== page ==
Buy the Dip - 3 Reasons and 3 Stocks
Justin is a member of The Motley Fool Blog Network -- entries represent the personal opinion of the blogger and are not formally edited.
The consensus believes that brown shoots are here and the economic train will derail for the third summer in a row. The S&P 500 dropped 8% during the month of May in 2010. In 2011, the month of May was the start of a near 20% correction in domestic equity markets. And here we are again; the market is rolling over on softer U.S. economic data and European fears. I think much of this hype is overdone and that whether the pullback in the S&P 500 is 5% or 15%, buying the dip makes sense. There is clearly a distortion in the seasonal adjustments of many of the often followed data points. The Great Recession and its occurrence in the calendar is clearly skewing the data to be better in the fall/winter and worse in the spring. Throw in the warmest weather in a century, and you have a recipe for even more distortion. I wrote back in March that investors should put new purchases on hold. Since then, the S&P 500 has fallen 4.5%. I don’t know where the ultimate bottom will be, but I don’t think it pierces 10%. I will highlight three key macro reasons to expect a market correction to be temporary along with three stocks to add during this pullback.
Consumer Credit- The Best in Ten Years
The piece I penned earlier on revolving credit just showed a giant reversal in March. How big of a reversal? Well, total credit expansion of $21 billion was the largest in over ten years! And revolving credit played a major part by surging 7.8% at an annual rate. This is the kind of data that leads to green shoots on retail sales, confidence, and ultimately the stock market in the coming months.
Wyndham Worldwide (NYSE: WYN), which I have highlighted before, continues to make sense. The company reported a beat on first quarter results thanks to higher than expected sales in their Vacation Ownership division. Favorable credit dynamics in the economy should continue to boost segment sales.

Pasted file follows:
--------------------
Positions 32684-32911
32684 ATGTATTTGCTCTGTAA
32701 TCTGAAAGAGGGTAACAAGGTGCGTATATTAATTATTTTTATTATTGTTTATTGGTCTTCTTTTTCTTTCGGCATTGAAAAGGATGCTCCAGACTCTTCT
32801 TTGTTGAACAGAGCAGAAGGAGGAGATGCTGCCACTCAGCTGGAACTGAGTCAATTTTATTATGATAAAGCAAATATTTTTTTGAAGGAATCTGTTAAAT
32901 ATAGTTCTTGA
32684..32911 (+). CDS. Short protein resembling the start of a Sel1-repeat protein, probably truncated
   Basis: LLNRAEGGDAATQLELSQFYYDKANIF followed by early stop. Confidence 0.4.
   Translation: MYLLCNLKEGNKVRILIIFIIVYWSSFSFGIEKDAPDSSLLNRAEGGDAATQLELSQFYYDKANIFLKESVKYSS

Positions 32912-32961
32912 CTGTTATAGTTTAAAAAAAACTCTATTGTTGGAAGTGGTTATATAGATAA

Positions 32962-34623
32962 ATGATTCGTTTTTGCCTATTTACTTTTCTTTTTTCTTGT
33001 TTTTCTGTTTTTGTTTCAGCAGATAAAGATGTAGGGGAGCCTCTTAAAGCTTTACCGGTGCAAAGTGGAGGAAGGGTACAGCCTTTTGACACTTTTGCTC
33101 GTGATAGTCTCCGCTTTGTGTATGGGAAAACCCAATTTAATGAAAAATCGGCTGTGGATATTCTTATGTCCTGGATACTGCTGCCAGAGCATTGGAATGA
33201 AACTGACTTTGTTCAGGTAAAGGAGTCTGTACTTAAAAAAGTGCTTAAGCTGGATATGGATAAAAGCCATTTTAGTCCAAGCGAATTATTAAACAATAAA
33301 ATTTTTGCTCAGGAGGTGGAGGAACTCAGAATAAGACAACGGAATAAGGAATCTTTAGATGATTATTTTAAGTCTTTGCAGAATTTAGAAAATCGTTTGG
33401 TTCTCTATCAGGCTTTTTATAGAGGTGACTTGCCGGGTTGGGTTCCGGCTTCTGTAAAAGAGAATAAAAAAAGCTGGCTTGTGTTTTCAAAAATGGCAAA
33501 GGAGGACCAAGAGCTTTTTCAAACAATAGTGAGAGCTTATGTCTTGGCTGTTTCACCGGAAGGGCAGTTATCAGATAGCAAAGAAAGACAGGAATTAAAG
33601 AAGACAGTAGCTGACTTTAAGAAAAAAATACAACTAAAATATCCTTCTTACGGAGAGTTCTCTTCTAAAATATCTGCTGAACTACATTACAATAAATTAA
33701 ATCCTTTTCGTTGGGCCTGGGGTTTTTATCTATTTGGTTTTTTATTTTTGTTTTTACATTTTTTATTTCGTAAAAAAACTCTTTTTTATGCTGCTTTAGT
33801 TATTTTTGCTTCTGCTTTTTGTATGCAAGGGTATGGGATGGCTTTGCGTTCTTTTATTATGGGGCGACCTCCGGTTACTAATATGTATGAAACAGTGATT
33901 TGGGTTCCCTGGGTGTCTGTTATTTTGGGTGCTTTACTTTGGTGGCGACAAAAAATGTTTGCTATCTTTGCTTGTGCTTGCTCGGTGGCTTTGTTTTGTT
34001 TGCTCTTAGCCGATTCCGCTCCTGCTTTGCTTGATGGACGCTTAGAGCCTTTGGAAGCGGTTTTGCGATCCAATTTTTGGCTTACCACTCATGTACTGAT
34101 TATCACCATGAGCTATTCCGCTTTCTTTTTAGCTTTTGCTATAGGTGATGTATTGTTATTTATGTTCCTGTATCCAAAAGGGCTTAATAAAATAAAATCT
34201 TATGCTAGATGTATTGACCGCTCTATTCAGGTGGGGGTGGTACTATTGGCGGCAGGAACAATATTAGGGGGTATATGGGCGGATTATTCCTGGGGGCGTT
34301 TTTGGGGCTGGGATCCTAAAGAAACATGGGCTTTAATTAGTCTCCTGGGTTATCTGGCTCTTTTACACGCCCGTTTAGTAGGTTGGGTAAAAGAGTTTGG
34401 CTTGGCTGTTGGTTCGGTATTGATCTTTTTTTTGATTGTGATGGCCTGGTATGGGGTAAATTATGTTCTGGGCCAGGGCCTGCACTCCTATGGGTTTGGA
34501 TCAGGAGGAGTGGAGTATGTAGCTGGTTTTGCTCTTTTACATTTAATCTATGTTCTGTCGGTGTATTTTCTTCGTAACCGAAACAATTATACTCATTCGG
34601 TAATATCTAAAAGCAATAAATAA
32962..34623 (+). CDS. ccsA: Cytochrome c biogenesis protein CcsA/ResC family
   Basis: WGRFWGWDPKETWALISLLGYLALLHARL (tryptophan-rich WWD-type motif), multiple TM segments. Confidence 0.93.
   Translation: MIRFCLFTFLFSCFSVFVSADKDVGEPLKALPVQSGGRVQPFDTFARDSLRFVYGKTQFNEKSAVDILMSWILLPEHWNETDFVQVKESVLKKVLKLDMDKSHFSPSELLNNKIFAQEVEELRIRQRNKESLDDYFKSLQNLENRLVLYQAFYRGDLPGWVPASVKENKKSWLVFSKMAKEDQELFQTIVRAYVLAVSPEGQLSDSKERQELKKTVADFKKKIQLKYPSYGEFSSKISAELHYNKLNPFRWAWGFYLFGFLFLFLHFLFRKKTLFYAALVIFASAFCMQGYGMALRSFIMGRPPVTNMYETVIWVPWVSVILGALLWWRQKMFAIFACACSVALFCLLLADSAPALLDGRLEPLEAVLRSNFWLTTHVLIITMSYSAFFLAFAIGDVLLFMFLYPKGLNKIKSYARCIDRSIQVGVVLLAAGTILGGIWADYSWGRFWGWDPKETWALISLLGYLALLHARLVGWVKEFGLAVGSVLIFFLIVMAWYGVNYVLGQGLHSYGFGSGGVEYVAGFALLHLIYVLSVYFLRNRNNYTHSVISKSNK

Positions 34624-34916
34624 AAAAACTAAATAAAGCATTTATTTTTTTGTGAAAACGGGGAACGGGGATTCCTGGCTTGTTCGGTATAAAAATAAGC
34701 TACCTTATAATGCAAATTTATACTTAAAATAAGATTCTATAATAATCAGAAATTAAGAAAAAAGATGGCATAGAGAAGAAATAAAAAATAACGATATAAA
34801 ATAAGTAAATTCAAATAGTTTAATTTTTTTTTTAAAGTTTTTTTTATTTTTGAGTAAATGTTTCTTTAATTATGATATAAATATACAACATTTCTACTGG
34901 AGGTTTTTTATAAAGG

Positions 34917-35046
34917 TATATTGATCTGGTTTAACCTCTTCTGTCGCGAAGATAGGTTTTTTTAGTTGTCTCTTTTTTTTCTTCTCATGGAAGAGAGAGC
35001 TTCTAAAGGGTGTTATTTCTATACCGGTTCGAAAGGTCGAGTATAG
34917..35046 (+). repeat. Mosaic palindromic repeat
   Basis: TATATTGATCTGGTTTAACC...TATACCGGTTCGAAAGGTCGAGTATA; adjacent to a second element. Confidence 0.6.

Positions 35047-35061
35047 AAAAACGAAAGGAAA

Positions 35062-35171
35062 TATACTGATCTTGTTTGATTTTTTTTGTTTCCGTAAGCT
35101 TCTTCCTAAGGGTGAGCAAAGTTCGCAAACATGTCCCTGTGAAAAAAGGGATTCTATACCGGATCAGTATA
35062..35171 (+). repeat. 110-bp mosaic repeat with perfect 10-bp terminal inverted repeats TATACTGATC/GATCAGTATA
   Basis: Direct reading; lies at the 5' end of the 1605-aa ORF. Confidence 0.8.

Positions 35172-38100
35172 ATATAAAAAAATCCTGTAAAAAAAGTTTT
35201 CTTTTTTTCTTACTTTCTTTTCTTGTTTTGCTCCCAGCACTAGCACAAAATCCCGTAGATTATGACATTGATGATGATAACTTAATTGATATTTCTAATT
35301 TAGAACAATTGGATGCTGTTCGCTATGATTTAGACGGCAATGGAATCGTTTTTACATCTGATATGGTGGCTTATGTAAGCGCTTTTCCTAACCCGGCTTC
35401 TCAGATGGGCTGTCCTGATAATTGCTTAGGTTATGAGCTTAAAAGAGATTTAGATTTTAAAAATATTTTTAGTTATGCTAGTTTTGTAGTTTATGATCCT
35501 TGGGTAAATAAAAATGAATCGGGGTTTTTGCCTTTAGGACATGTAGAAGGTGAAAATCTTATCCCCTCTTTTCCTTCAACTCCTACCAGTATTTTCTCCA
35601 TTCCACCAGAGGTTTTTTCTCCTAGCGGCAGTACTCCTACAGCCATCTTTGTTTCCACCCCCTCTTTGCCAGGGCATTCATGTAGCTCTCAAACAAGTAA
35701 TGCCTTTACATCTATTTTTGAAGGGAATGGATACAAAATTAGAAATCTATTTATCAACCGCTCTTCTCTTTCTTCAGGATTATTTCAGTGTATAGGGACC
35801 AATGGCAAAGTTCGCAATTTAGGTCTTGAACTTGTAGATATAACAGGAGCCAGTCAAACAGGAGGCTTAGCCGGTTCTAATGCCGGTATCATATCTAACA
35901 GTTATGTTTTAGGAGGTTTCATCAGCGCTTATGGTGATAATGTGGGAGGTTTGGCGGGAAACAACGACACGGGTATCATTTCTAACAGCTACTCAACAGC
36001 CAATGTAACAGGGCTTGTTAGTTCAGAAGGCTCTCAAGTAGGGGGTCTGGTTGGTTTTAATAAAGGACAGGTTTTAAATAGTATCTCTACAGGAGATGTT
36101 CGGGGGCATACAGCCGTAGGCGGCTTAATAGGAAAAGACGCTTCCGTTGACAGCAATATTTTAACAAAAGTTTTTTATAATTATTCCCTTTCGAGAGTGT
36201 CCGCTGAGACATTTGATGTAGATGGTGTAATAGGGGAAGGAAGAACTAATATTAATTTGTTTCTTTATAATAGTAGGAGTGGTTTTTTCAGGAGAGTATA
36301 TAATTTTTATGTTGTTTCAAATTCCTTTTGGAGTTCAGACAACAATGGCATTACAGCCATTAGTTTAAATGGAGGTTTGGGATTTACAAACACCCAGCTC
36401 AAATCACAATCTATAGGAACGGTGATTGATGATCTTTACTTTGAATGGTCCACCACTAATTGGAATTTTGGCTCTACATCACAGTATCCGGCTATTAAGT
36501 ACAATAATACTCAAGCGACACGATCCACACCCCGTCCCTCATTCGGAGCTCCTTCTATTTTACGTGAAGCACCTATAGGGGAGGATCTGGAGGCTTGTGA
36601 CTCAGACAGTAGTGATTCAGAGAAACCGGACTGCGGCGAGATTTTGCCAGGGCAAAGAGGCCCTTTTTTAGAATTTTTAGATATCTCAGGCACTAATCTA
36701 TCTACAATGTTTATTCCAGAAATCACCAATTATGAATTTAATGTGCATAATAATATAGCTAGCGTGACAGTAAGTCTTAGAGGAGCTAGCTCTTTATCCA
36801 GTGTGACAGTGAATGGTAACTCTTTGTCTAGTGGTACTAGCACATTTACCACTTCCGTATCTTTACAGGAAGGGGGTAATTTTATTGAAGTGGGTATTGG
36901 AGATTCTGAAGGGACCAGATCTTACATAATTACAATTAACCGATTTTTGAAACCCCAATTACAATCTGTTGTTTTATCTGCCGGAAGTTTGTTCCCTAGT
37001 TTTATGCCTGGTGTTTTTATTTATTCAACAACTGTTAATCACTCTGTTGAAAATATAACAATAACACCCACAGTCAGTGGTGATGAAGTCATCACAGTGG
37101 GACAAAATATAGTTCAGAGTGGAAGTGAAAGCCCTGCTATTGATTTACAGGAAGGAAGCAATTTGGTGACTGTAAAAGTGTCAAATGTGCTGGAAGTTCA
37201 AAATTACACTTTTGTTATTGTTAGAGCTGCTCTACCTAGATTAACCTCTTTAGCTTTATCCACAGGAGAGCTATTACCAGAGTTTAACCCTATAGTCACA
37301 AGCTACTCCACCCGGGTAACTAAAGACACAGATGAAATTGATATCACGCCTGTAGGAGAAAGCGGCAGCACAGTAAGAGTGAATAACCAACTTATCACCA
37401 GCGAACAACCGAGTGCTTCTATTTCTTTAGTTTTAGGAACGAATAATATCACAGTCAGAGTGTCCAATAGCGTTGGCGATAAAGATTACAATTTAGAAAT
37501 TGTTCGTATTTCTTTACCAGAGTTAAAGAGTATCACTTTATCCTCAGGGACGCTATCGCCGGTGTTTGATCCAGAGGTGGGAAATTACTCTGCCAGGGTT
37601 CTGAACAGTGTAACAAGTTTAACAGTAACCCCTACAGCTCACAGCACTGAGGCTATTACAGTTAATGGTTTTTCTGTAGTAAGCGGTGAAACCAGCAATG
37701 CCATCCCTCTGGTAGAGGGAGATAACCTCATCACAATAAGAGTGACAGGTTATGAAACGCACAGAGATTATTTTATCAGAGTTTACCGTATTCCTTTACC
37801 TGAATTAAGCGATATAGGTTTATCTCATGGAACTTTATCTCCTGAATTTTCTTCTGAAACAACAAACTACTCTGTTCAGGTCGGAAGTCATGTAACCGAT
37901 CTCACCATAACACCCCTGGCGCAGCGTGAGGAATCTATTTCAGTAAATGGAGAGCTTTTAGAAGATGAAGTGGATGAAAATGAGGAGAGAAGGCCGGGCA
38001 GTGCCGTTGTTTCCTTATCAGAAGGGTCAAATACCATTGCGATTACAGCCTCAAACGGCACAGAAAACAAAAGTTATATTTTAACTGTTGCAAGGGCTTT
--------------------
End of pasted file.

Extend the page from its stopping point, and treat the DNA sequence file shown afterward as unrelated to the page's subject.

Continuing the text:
Wyndham Worldwide is the largest operator of timeshares and hotels. Annual sales exceed $4 billion and EBITDA exceeds $1 billion. The company has the number one position in each of its three divisions: the Vacation Ownership division accounts for 50% of EBITDA; the Exchange and Rental division, led by the RCI brand, accounts for 30% of EBITDA; and the Hotels division, led by Day’s Inn, Ramada, and Super 8, account for the remaining 20% of EBITDA and is based on the franchise model.
The company has historically gotten a knock for not being in the emerging markets of the world, but with 70% of sales derived from the U.S., it should be more of a blessing. Limited exposure to Europe is helpful as is a lack of too much reliance on China and other Asian countries. Take Wynn Resorts (NASDAQ: WYNN), which gets nearly 80% of its operating income from China, whose shares are down about 12% this month. The company reported weakness in both Las Vegas and China. Macau property EBITDA was only up 6% compared to the 1Q 2011, in part due to lower gambling revenues from high-stakes players. This is likely due to the high correlation of the Chinese housing market and the growth in total dollars wagered in the Macau region. Wyndham Worldwide looks like a more immediate winner as a result of rising U.S. revolving credit.